Luke 1:26-38

“How can this be?”

Our Gospel, on this the 4th Sunday of Lent, is about the Annunciation…the announcement of the Incarnation by the angel Gabriel to Mary.

And there is something to it that I think speaks to our EC community in a powerful way in the 21st century, but particularly this year.

It is this:

The Annunciation is wildly, defiantly countercultural.
It is rebellious.
It is a challenge that is offered – and, to our amazement, accepted.

Gabriel comes to a virgin and tells her something stunning.
She will bear a child.
It is an event she never anticipated, one she never planned for.      
She’s practically a child herself, in a poor town, and she is being told that God wants her to play a critical role in salvation history
The angel makes clear: what is about to happen to her will change the world.

And in that moment, Mary utters her first words in the Gospel…words that speak for all of humanity, in all our confusion:

“How can this be?”

She seeks an answer, an explanation, some plausible reason for something so implausible.

How many of us have asked the same question?

How often have we struggled to understand God’s plan in our lives?

How many of us have been blindsided by events (like a pandemic!) we never expected – a twist on life’s path that we never saw coming, for better or for worse — and asked ourselves, in fury or despair or discouragement:

How can this be?

And here Mary is told, simply:

“Nothing is impossible with God.”

And that is enough.

That is all she needs to hear.

She will accept God’s will and she will carry it out.

It’s – in every sense – extraordinary. 
ow is it that someone so young can so easily say “Yes” to what will undoubtedly be difficult, and painful, and maybe even scandalous?
The very idea of it is a shock. 
It goes against our culture.

We live in an age when it’s so easy to say “No.”
We can make life what we want it to be – even if that’s not what it should be.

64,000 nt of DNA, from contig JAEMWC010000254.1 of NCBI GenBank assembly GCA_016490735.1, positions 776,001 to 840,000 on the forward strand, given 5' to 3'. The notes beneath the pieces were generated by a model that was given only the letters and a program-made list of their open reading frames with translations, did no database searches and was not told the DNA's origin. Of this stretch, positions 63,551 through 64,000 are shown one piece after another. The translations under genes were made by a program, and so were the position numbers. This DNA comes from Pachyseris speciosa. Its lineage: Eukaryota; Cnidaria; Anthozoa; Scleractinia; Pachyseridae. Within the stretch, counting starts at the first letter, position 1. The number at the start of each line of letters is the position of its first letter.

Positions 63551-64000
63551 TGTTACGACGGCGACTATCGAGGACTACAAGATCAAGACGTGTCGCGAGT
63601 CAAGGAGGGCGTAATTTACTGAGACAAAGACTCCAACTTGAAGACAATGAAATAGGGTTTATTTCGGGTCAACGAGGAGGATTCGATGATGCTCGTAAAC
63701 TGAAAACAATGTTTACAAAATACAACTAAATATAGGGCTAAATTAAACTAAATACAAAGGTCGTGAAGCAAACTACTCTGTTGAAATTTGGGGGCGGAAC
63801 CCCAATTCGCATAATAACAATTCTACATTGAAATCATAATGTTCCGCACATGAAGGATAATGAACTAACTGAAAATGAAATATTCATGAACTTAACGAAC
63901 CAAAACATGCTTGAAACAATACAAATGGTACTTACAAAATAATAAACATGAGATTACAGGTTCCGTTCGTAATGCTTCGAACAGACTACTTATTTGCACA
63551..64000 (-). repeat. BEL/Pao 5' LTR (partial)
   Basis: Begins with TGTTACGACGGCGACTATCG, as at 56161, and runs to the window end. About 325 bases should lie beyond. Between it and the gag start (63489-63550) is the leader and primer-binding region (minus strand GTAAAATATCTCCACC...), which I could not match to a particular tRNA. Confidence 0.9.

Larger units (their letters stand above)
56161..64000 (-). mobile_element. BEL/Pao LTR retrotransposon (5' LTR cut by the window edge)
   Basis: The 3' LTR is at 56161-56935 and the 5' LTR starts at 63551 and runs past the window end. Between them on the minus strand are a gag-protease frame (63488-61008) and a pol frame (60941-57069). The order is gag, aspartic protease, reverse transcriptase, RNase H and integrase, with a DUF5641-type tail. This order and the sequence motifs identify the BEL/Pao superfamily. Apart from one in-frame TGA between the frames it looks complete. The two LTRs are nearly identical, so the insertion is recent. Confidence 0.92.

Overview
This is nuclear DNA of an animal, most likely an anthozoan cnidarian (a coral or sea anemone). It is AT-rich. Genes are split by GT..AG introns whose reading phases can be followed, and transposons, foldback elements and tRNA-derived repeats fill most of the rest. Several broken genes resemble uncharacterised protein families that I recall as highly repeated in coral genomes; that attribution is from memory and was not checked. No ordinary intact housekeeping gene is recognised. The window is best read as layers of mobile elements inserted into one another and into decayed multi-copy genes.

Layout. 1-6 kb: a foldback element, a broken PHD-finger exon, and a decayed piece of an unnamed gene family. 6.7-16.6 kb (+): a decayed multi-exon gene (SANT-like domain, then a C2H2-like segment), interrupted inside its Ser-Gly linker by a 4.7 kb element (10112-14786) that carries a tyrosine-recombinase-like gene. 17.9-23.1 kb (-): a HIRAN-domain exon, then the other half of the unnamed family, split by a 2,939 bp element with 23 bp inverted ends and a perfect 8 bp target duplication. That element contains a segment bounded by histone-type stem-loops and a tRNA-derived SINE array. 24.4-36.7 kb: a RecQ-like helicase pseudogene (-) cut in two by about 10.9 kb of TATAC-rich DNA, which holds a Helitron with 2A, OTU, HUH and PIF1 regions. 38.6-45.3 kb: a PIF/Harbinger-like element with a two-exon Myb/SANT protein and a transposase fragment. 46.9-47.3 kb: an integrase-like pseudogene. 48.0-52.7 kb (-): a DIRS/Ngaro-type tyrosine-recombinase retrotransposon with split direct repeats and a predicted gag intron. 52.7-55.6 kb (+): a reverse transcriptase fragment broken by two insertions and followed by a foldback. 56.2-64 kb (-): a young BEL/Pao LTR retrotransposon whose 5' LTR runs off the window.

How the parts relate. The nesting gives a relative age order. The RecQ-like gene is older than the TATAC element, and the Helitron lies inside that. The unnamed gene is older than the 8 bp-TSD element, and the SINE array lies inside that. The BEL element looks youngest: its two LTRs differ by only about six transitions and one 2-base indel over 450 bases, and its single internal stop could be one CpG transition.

But Mary didn’t. 
Mary wouldn't.
She listened to another voice. 
The voice of an angel.
When Mary asked the question the world asks so often of God – “How can this be? “— the answer ignited in her a fire.
The fire of the Holy Spirit, the fire of possibility.

The answer is this: 

It can be because God wills it to be.
Nothing is impossible with God.
How often we forget that. 
How often we disbelieve it or mistrust it.

But the lesson of the annunciation is so clear.

At this dark moment in time, at this darkest time of the year, what is being announced is hope.
Mary, we’re told, was troubled at what she heard.
But what follows is a message for all of us at EC. 
In our moments of confusion, when we are troubled by what life brings to us…nothing is impossible for our God.

On this final Sunday of Advent, Mary is challenged.
And so is the community of Eastside Catholic. 

The gospel asks us to look deeply at the unexpected, and the miraculous, and the mysterious.

It asks us to consider possibility.
And it asks us to look into our own hearts.

We may find ourselves mentally and emotionally done with this virus.
We may feel tired, discouraged, maybe even anger.
And we may ask those words that Mary asked so long ago, 
How can this be?”

How will I get through it?
How will I manage?

The answer is the same today as it was 2,000 years ago.

And that is what we cling to.

It is possible.

Because nothing is impossible with God.

~ Adapted from a homily by Deacon Greg Kandra

Merry Christmas and a Happy, Healthy and Holy New Year to the extraordinary community of Eastside Catholic from Campus Ministry! God’s blessings to you and your family!


Questions to Ponder:

  1. How do you respond to the Gabriels in your own life?
  2. How do you react when God suddenly knocks on your door to announce a change in plans?
  3. When the doctor calls…
  4. When the market fails…
  5. When a pandemic spreads across the world for the better part of a year or more…